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Mol Microbiol. 2000 Feb;35(3):477-89.

beta-1,6-Glucan synthesis in Saccharomyces cerevisiae.

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Department of Biology, McGill University, 1205 Dr Penfield Avenue, Montréal, Québec H3A 1B1, Canada.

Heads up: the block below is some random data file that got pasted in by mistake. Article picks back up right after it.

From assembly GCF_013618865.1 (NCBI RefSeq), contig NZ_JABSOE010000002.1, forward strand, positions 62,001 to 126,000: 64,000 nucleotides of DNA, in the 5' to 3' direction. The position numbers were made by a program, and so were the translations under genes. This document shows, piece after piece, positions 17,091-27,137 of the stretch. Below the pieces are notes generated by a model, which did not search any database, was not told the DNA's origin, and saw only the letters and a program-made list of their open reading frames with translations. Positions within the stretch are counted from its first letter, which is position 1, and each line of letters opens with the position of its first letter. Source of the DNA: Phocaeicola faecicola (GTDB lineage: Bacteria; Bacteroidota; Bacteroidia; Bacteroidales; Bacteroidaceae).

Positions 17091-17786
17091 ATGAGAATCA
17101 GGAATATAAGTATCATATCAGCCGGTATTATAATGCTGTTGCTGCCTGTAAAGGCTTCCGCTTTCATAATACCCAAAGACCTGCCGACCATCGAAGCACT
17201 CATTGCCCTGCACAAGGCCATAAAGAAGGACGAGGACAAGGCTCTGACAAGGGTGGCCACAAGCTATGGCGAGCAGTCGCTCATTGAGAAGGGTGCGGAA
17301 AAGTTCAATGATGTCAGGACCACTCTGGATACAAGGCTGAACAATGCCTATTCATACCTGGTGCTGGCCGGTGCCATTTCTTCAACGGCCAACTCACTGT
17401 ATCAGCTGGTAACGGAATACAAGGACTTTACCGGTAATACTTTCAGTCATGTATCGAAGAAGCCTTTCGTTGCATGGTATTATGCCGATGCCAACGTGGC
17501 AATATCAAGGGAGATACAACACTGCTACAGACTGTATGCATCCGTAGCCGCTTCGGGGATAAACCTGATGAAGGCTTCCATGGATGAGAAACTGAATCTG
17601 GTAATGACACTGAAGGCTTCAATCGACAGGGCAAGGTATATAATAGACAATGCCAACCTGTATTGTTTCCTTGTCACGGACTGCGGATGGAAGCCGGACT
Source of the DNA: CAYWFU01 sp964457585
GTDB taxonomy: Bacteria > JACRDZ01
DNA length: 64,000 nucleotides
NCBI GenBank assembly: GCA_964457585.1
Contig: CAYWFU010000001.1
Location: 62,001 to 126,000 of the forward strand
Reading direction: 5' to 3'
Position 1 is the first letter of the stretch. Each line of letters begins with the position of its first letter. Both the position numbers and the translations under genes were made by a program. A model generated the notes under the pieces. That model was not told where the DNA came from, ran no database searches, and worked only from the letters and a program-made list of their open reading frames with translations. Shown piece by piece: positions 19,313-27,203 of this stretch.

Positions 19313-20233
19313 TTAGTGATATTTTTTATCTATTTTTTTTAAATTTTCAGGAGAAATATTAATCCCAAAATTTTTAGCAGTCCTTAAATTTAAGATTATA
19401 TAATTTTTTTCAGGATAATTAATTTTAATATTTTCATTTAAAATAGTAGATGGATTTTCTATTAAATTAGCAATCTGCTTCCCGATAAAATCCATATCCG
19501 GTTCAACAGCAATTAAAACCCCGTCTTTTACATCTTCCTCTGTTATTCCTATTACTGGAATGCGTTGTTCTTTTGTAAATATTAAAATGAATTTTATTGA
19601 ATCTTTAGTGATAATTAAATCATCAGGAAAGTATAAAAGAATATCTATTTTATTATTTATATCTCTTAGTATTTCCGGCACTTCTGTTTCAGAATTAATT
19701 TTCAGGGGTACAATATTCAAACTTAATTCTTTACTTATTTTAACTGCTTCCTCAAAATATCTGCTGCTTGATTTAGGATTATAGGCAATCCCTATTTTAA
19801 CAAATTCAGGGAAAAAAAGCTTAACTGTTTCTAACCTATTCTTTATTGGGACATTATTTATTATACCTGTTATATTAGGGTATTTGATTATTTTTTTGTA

beta-1,6-Glucan is an essential fungal-specific component of the Saccharomyces cerevisiae cell wall that interconnects all other wall components into a lattice. Considerable biochemical and genetic effort has been directed at the identification and characterization of the steps involved in its biosynthesis. Structural studies show that the polymer plays a central role in wall structure, attaching mannoproteins via their glycosylphosphatidylinositol (GPI) glycan remnant to beta-1,3-glucan and chitin. Genetic approaches have identified genes that upon disruption result in beta-1,6-glucan defects of varying severity, often with reduced growth or lethality. These gene products have been localized throughout the secretory pathway and at the cell surface, suggesting a possible biosynthetic route. Current structural and genetic data have therefore allowed the development of models to predict biosynthetic events. Based on knowledge of beta-1,3-glucan and chitin synthesis, it is likely that the bulk of beta-1,6-glucan polymer synthesis occurs at the cell surface, but requires key prior intracellular events. However, the activity of most of the identified gene products remain unknown, making it unclear to what extent and how directly they contribute to the synthesis of this polymer. With the recent availability of new tools, reagents and methods (including genomics), the field is poised for a convergence of biochemical and genetic methods to identify and characterize the biochemical steps in the synthesis of this polymer.

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